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Rote v. Marshall

United States District Court, D. Oregon, Portland Division

April 26, 2019

TIMOTHY C. ROTE, Plaintiff,
v.
LINDA L. MARSHALL, JOEL CHRISTIANSEN, ANDREW BRANDSNESS, CAROL BERNICK, OREGON STATE BAR PROFESSIONAL LIABILITY FUND, MATT KALMANSON, JANE DOE, JOHN DOES 4-5, and PAMELA STENDAHL, Defendants.

          OPINION AND ORDER

          MICHAEL W. MOSMAN CHIEF UNITED STATES-DISTRICT JUDGE

         This matter comes before me on Defendant Andrew Brandsness's Motion to Dismiss [4], Defendants Bernick, Stendahl, and the Oregon State Bar Professional Liability Fund's (PLF) Motion to Dismiss [12], and the United States' Motion to Dismiss [29]. For the following reasons, these motions are granted, Claims Two, Three, and Four are dismissed with prejudice against all defendants, and Claims Five, Six, and Seven are dismissed against the United States with prejudice and against all remaining defendants with leave to amend.

         BACKGROUND

         Plaintiff Timothy Rote brought suit in Clackamas County Circuit Court against the listed defendants. Because Defendant Jane Doe has been identified as Nancy Walker, a federal employee who was acting within the scope of her employment as a court reporter at all times in question, the United States substituted itself in her place automatically according to the Federal Tort Claims Act (FTCA) and removed the action to this court. Removal was proper under 28 U.S.C. § 2679(d)(2). Rote's First Amended Complaint contains seven claims, each against different defendants. Because not all defendants have moved to dismiss on all claims, I address each claim in turn.

         DISCUSSION

         Claim One - Defamation

         Rote's first claim is for defamation against Defendants Linda Marshall and Joel Christiansen. Neither defendant named in this claim has moved to dismiss, therefore Claim One stands.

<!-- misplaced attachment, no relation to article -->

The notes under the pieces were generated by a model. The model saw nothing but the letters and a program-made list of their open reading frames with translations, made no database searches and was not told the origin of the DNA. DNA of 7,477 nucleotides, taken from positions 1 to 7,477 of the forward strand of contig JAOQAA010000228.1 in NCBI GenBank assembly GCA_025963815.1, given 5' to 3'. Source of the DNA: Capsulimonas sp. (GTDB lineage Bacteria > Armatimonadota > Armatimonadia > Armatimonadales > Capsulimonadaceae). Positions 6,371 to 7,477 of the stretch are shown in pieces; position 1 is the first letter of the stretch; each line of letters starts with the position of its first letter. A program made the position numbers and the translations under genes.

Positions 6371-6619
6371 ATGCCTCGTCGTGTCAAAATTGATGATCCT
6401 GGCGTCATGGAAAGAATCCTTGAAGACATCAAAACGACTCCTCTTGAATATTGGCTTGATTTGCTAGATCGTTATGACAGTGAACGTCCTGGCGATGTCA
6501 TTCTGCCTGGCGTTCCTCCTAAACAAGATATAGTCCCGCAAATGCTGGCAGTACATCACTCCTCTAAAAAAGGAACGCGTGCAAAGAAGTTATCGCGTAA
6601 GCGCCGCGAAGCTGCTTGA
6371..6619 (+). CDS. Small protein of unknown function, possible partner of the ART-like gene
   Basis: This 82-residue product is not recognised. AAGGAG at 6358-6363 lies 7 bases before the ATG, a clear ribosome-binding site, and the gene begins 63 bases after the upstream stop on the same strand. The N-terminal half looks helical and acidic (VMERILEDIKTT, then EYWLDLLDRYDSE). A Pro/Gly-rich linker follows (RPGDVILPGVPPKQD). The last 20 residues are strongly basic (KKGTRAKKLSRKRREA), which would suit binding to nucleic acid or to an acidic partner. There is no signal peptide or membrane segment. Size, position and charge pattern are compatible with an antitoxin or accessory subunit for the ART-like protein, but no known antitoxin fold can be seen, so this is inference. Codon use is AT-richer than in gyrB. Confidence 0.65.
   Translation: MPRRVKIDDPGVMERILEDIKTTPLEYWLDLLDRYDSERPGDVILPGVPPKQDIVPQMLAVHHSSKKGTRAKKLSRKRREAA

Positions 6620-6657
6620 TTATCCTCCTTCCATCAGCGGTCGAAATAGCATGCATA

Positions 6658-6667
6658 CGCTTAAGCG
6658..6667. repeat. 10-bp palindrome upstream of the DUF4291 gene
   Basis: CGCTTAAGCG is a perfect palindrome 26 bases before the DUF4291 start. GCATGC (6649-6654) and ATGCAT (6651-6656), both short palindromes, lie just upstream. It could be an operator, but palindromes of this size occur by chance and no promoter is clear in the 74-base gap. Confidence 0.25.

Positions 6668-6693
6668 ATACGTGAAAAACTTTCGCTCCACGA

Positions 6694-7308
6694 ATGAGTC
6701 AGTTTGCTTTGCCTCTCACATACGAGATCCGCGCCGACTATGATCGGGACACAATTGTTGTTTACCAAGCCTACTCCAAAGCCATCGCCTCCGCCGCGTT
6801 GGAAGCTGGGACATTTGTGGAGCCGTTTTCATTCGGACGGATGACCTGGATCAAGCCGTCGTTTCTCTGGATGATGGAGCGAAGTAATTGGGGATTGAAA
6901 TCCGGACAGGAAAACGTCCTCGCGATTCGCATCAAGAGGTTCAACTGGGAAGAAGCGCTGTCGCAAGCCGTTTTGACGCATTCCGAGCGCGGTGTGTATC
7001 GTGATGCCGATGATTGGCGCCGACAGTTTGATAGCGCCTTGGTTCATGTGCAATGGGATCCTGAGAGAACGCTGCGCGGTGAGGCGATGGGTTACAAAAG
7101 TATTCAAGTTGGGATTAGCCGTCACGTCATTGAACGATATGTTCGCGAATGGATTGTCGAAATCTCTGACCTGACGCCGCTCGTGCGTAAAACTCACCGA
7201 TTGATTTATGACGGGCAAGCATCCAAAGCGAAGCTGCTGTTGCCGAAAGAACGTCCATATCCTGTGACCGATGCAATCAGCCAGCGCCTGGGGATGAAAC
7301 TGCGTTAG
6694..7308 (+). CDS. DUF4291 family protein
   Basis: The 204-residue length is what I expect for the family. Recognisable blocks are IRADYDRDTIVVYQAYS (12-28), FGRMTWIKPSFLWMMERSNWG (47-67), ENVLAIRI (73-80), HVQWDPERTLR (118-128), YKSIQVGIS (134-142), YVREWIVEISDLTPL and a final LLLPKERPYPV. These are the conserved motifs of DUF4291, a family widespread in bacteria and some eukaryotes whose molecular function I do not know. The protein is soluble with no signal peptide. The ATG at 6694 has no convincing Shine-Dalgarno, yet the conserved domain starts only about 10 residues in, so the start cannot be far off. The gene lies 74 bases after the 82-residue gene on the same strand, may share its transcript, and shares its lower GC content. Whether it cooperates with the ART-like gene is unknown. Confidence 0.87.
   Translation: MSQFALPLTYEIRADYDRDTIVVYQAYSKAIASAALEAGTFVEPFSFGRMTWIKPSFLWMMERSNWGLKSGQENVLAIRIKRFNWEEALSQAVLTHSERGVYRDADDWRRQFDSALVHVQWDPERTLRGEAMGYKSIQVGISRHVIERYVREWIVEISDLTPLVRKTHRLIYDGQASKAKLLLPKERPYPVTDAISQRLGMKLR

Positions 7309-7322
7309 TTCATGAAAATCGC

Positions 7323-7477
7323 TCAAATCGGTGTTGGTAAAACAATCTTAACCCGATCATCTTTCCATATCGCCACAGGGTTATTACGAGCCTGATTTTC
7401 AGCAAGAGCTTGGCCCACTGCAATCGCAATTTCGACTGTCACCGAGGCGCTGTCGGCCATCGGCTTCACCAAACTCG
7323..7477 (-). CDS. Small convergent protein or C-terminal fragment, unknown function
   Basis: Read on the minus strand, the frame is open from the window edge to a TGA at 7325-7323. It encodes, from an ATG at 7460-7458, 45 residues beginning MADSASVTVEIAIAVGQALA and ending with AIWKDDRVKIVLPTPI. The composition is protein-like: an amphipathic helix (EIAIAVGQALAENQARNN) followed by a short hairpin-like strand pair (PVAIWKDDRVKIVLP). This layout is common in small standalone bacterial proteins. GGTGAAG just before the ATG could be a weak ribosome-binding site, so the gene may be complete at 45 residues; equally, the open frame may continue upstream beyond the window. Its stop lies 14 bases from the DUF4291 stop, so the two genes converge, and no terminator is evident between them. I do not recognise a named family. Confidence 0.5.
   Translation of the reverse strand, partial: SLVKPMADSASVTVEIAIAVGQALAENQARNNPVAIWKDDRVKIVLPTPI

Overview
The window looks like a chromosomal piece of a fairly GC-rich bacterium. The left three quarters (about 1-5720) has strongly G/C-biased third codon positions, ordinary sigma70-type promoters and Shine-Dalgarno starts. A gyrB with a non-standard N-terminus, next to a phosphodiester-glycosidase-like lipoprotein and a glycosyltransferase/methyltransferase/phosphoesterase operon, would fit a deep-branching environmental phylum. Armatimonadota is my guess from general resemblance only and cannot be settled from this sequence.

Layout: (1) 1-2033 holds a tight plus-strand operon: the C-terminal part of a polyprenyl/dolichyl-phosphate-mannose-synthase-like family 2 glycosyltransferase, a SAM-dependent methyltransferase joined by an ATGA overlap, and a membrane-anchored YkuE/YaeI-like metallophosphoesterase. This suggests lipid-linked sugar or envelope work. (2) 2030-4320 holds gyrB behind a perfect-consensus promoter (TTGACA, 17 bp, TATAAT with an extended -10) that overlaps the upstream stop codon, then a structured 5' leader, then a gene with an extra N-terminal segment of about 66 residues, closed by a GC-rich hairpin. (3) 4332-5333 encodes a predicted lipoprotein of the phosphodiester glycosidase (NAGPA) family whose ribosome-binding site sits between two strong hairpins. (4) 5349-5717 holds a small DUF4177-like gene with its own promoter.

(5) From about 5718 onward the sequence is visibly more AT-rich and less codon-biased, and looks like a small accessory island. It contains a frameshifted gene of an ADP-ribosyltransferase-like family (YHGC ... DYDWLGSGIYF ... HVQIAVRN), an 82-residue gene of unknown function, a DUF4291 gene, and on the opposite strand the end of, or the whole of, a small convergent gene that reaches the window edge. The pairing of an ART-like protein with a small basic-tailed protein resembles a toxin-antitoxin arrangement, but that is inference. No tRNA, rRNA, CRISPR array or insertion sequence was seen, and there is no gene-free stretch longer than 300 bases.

Claim Two - Malpractice

         Rote's second claim is for malpractice against Brandsness. Rote alleges that Brandsness committed malpractice when he acted as defense attorney to corporate entities in two federal civil cases in which Rote was also a defendant acting pro se. In a claim for professional negligence, a plaintiff must allege and prove "(1) a duty that runs from the defendant to the plaintiff; (2) a breach of that duty; (3) a resulting harm to the plaintiff measurable in damages; and (4) causation, i.e., a causal link between the breach of duty and the harm." Stevens v. Bispham, 316 Or. 221, 227 (1993).

         Brandsness moves to dismiss this claim due to a lack of duty owed to Rote. Rote alleges that Brandsness represented corporate entities in the litigation in question and did not represent Rote individually. Therefore, Rote has failed to allege an attorney-client relationship between himself and Brandsness. No. amendment to his Complaint can remedy the claim if no relationship existed. Without an attorney-client relationship, Rote cannot demonstrate the element of duty and cannot show malpractice. I therefore GRANT Brandsness's Motion to Dismiss [4] as to Claim Two and dismiss the claim with prejudice.

         Claim Three - Breach of Contract

         Rote's third claim is for breach of contract against Defendants Brandsness and the Oregon State Bar PLF (PLF). Rote reiterates his allegations of malpractice against Brandsness and claims that the PLF has refused to redress and cover the malpractice by Brandsness. "To state a claim for breach of contract, [a] plaintiff must allege the existence of a contract, 'its relevant terms, plaintiffs full performance and lack of breach and defendant's breach resulting in damage to plaintiff" Sloverv. Or. State Bd. of Clinical Soc. Workers, 921V 2d 1098, 1101 (Or. Ct. App. 1996) (quoting Fleming v. Kids & Kin Head Start, 693 P.2d 1363 (Or. Ct. App. 1985)).

         Brandsness argues that Rote has failed to plead the formation of a contract because no attorney-client relationship existed between himself and Rote. Without a contract, Rote cannot argue breach. Amendment will not allow Rote to plead a breach where no contract exists. Therefore, I GRANT Brandsness's Motion to Dismiss [4] as to Claim Three and dismiss the claim with prejudice.

         The PLF has moved to dismiss this claim for similar reasons. While the PLF has contracts with individual attorneys, Rote is not a third-party beneficiary of those contracts and therefore does not have third-party standing. Rote's allegation that the PLF exists to protect the public from ...


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